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SCPD Super Stars & 6th Grade Super Skittles Take the Polar Plunge for Special Olympics

A team of seven Santa Clara Police Department (SCPD) Super Stars dressed in fish attire for a shocking Polar Plunge into the icy waters of San Francisco Bay at high noon on March 3. It was the annual Law Enforcement Dash & Splash benefitting Special Olympics Northern California, and their plunge was the grand finale of a 5-K run that began and ended at Aquatic Park.

“It did feel like a polar plunge because it was rather cold that day. It hailed on the ride back,” said SCPD Assistant Chief Dan Winter, a Special Olympics Board Member and State Director of the Northern California Law Enforcement Torch Run.

The 6th Grade Super Skittles from San Jose partnered with the Super Stars for the Dash & Splash. SCPD Cpt.Wahid Kazem’s daughter, Malia, and his wife, Amy, organized the team of 11 classmates and four parents.


The Polar Plunge is not a matter of just dipping your toe in the water and saying you did it.

“It’s not official unless you put your head in the water,” said Wahid Kazem, who has never taken the plunge, saying, “I don’t do cold water.”

Last year, Wahid Kazem said Winter dunked Malia’s head into the water while he (Wahid Kazem) held her towel, qualifying him as an official “chicken.” Wahid Kazem has, however, run the Law Enforcement Special Olympics Torch Run all but three of his 21 years with SCPD.

The Super Skittles—named and dressed after the brightly-colored candies popular with kids—wore multi-colored tutus and socks and won the award for Best Costume. They also won the Top Cool-School award for raising $4,100.

“I like to raise money for the Special Olympics athletes because I like to see them participating in the same sports that I enjoy,” said Malia Kazem, who enjoys swimming and basketball. “I had a lot of fun being with my friends and  raising money for a good cause.”

“My family is big into Special Olympics. It’s one of our favorite charities,” said Wahid Kazem.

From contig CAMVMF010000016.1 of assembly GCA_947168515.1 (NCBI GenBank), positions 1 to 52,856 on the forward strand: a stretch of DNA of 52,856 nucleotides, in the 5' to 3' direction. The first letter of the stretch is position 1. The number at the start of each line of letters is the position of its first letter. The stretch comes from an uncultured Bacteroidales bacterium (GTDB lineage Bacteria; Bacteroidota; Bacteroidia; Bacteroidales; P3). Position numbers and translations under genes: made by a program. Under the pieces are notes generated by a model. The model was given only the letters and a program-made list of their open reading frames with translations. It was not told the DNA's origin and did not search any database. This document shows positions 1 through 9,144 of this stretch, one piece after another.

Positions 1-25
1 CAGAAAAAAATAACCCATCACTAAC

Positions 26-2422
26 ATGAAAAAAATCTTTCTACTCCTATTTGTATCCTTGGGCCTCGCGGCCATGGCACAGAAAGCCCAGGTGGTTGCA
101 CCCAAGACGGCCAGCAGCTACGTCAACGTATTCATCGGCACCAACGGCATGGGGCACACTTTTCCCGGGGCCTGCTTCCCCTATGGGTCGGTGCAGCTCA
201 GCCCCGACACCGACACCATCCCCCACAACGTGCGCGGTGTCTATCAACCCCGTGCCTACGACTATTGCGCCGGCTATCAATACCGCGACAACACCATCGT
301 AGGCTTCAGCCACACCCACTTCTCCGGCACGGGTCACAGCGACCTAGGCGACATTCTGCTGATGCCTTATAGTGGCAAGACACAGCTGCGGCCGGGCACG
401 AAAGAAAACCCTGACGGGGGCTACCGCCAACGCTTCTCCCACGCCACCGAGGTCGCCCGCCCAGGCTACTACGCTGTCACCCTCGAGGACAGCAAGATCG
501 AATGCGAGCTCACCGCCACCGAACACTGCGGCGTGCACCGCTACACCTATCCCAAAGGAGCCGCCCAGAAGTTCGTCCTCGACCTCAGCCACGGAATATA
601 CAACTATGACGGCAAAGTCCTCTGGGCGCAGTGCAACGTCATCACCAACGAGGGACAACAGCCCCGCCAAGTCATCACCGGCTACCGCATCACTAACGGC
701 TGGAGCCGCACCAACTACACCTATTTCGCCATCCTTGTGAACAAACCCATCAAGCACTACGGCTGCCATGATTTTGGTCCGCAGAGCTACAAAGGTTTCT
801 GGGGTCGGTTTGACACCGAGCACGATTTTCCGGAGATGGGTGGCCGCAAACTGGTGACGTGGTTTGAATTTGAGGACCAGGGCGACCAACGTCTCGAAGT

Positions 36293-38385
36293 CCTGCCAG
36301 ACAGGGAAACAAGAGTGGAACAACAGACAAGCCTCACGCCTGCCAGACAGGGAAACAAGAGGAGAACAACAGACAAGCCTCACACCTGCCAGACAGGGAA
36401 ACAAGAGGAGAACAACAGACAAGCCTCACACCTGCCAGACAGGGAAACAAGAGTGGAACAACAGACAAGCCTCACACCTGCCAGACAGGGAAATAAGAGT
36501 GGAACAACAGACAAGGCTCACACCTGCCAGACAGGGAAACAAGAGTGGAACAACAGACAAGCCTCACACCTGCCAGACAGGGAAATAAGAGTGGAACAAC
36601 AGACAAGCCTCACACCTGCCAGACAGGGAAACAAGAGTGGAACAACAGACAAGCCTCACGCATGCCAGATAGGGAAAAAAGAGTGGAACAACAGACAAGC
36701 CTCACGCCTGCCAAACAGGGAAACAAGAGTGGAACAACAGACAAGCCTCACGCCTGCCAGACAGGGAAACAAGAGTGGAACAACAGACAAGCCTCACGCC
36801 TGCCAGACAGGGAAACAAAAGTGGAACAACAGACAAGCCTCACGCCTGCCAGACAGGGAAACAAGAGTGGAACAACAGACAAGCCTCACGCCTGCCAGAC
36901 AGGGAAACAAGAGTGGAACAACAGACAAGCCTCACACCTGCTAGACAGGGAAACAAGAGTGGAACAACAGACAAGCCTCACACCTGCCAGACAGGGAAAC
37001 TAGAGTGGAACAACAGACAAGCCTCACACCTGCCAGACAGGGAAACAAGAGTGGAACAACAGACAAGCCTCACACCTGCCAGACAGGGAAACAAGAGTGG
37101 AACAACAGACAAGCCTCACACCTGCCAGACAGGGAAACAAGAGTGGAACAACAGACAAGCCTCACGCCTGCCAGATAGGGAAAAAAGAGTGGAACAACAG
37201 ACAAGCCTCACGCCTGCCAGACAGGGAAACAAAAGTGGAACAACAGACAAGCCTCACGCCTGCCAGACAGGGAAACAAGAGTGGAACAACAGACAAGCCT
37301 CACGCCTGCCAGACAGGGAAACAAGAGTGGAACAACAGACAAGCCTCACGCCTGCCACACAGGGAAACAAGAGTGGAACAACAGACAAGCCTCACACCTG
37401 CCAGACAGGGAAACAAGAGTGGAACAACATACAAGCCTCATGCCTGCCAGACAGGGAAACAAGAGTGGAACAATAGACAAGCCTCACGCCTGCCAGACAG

His late mother-in-law, Susan Wright, was a special education teacher and his late father-in-law, Jerry Wright, retired from SCPD as captain in 1997, after serving 27 years.

“Supporting the Special Olympics is incredibly meaningful for me. Growing up watching my mother so fiercely supporting and loving her students in her special education classes had a tremendous impact on me,” said Amy Kazem, who swam laps as a child to raise money for Special Olympics. “Watching my father’s passion as a police officer was equally impactful. I could not create a more perfect event to honor both of their memories.”

The  SCPD Super Stars, participating for a sixth year, raised $1,800. When added to the amount raised by the 6th Grade Super Skittles, it was the most profitable Polar Plunge yet for SCPD.

In total, 684 San Francisco Dash & Splash participants raised over $181,000. Donations can still be made at Under “Events,” go to “Polar Plunge” to donate to individual teams.


Law Enforcement Torch Run

The Law Enforcement Torch Run for Special Olympics comes through Santa Clara on June 14. The Flame of Hope will be passed from San Jose Police Department runners to SCPD runners about 1 p.m. at the SCPD station, 601 El Camino Real. SCPD runners will hand on the torch to Sunnyvale Police Department runners on El Camino Real near Lawrence Expressway. The run ends at UC Davis, where the Special Olympics summer games are held June 22 – 24.

2018 is the 50th anniversary of Special Olympics. In northern California, Special Olympics enables about 21,500 children and adults with intellectual disabilities to train, compete and succeed year round in no-cost sports programs and competitions.

“I would encourage people to support Special Olympics and their goal of living in an inclusive society where people with intellectual disabilities are appreciated and respected for their talents and abilities,” said Winter.

“[Splash & Dash] is for an organization that supports the students my mom loved, alongside a police department that I’ve known my whole life, in the area (San Francisco Bay) where my dad worked as a Coast Guard investigator, and I got to do it with my daughter and her buddies, who did an awesome job fundraising,” said Amy Kazem. “I am so thankful for the Polar Plunge and all of the fantastic volunteers who work so hard to put it together.”


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